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Friends beware. It turns out that Nellu and I are the type of people who, when you casually suggest we visit, will likely take you up on that offer. (Our friends who just moved to South Korea, you’ve been warned.) Over the last month of our trip, we visited more than a dozen friends over Europe. Some were old friends and some were new. But it was the perfect way to end the trip of a lifetime…

Sweet Caroline — Berlin

I remember the first time we met Caroline. Nellu and I had just taken the overnight bus from Cape Town to Johannesburg, enduring hours of entertainment like the best music videos of Brandy and Celine Dion. (There are no earbuds on the planet that could block that out.) We had taken the train “where the robbers get robbed” to the airport, where we got a free pick up from the hotel we’d stay with for a night as a part of our G Adventures overland trek to Nairobi. We were tired and after finally connecting with the hotel manager/driver, we loaded into the back of a minivan. But we’d wait for one more passenger. This turned out to be Caroline.

It’s always a little bit awkward meeting people that you know you will be spending the next month with. Will I like them? Will they like me? Will we be able to tolerate each other’s company for weeks? Caroline didn’t say much on that car ride to the hotel but over our 28-day trip, we got to know her well. She’s one of those people who is generally wonderful to be around. She interested and interesting and laughs a lot with this genuine, contagious laugh that draw you in.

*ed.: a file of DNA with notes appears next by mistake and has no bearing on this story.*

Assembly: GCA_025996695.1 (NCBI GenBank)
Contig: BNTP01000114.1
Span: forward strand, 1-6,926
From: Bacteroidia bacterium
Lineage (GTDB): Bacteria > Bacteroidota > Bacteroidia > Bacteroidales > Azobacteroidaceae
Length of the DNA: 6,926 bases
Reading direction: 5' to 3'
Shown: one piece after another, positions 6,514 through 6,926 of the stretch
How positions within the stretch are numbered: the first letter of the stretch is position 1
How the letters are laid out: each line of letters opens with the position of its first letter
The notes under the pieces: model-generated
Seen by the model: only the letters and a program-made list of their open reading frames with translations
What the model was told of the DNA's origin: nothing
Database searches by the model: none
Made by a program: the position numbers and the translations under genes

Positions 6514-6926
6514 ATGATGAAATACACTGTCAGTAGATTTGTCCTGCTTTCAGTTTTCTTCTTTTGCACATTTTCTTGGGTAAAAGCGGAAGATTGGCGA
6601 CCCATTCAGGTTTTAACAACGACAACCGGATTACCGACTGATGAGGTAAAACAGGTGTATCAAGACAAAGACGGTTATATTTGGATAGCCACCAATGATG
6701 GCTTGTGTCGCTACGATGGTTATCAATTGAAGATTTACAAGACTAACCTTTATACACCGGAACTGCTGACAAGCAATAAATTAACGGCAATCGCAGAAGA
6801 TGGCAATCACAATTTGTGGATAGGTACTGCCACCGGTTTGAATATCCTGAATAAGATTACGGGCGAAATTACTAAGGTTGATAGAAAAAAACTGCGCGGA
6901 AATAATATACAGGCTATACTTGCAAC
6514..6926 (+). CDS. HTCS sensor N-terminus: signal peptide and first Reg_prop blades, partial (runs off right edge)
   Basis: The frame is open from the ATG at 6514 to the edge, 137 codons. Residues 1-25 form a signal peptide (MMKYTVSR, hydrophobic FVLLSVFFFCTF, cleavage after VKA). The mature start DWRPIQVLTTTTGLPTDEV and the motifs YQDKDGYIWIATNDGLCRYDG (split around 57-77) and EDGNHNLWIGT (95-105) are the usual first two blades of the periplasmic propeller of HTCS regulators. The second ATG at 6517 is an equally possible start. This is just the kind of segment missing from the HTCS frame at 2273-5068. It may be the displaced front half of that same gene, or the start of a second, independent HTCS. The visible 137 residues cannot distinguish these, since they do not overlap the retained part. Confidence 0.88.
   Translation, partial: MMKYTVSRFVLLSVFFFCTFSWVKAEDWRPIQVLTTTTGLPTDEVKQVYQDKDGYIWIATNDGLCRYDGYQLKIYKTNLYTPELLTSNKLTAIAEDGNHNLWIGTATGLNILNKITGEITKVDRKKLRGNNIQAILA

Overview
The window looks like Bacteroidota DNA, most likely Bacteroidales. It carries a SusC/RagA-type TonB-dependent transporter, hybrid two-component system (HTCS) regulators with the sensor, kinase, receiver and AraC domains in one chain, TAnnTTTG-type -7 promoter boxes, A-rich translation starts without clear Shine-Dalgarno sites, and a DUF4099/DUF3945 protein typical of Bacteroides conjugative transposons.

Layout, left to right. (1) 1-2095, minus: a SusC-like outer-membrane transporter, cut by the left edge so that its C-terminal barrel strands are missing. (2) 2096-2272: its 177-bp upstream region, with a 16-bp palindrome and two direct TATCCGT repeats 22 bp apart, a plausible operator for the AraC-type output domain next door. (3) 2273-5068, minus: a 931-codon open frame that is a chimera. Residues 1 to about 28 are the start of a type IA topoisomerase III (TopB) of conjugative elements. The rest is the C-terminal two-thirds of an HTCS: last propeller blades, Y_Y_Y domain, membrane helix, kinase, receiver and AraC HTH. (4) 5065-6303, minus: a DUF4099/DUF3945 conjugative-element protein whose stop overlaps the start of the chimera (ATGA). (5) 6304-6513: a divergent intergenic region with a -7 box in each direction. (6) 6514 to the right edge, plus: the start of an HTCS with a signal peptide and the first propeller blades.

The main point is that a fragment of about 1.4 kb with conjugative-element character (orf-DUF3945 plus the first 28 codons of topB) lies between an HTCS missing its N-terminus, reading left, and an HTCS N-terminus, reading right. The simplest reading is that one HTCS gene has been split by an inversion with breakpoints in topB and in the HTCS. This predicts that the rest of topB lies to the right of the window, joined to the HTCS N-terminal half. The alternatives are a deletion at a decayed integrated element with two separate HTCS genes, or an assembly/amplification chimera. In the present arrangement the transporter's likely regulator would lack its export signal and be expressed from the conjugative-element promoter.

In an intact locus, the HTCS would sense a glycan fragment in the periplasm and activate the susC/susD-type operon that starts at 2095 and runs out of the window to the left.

Berlin, Germany, traffic lights

Nellu compiled this photo of the Berlin walk signs. I think the little man looks like he’s in a barbershop quartet.

Berlin won me over but I’m sure a large part of that had to do with Caroline. We booked a place in her neighborhood and met up with her often during our brief stay. She took us to Tempelhof airfield, where we got stuck in the rain.

Nellu Mazilu, Tempelhof, Berlin Germany

We got stuck in the rain during our visit to Tempelhof field. But as Caroline and Nellu demonstrate, only our backsides got wet.

She gave us a driving tour of downtown Berlin, showing us where Angela Merkel lives, and took us to a flea market and brunch.

Nellu helped her carry her new mattress up to her apartment. It was folded into the back of her VW Golf. (I include this detail because 1) they use mattresses that fold up in Germany and 2) I love that as a Berliner, Caroline drives a VW Golf. It fits her.)

Caroline also cooked dinner for us. It was so excitingly normal. We felt like we could have lived there. Maybe someday we will.

Eating Danish Danish with the Queen – Copenhagen

Denmark, Copenhagen, Nyhavn Canal

Nyhavn Canal, Copenhagen.

Line (pronounced Leena) was also on our Africa trip. She was on a similar extended adventure, traveling with her friend Kristine over several months and continents.

Line has a worldly sophistication unusual for someone in her early 20s. She lived in South Africa at some point and on the long truckbus rides across southeastern Africa, she attempted to school us in the art of the click constant present in Xhosa language.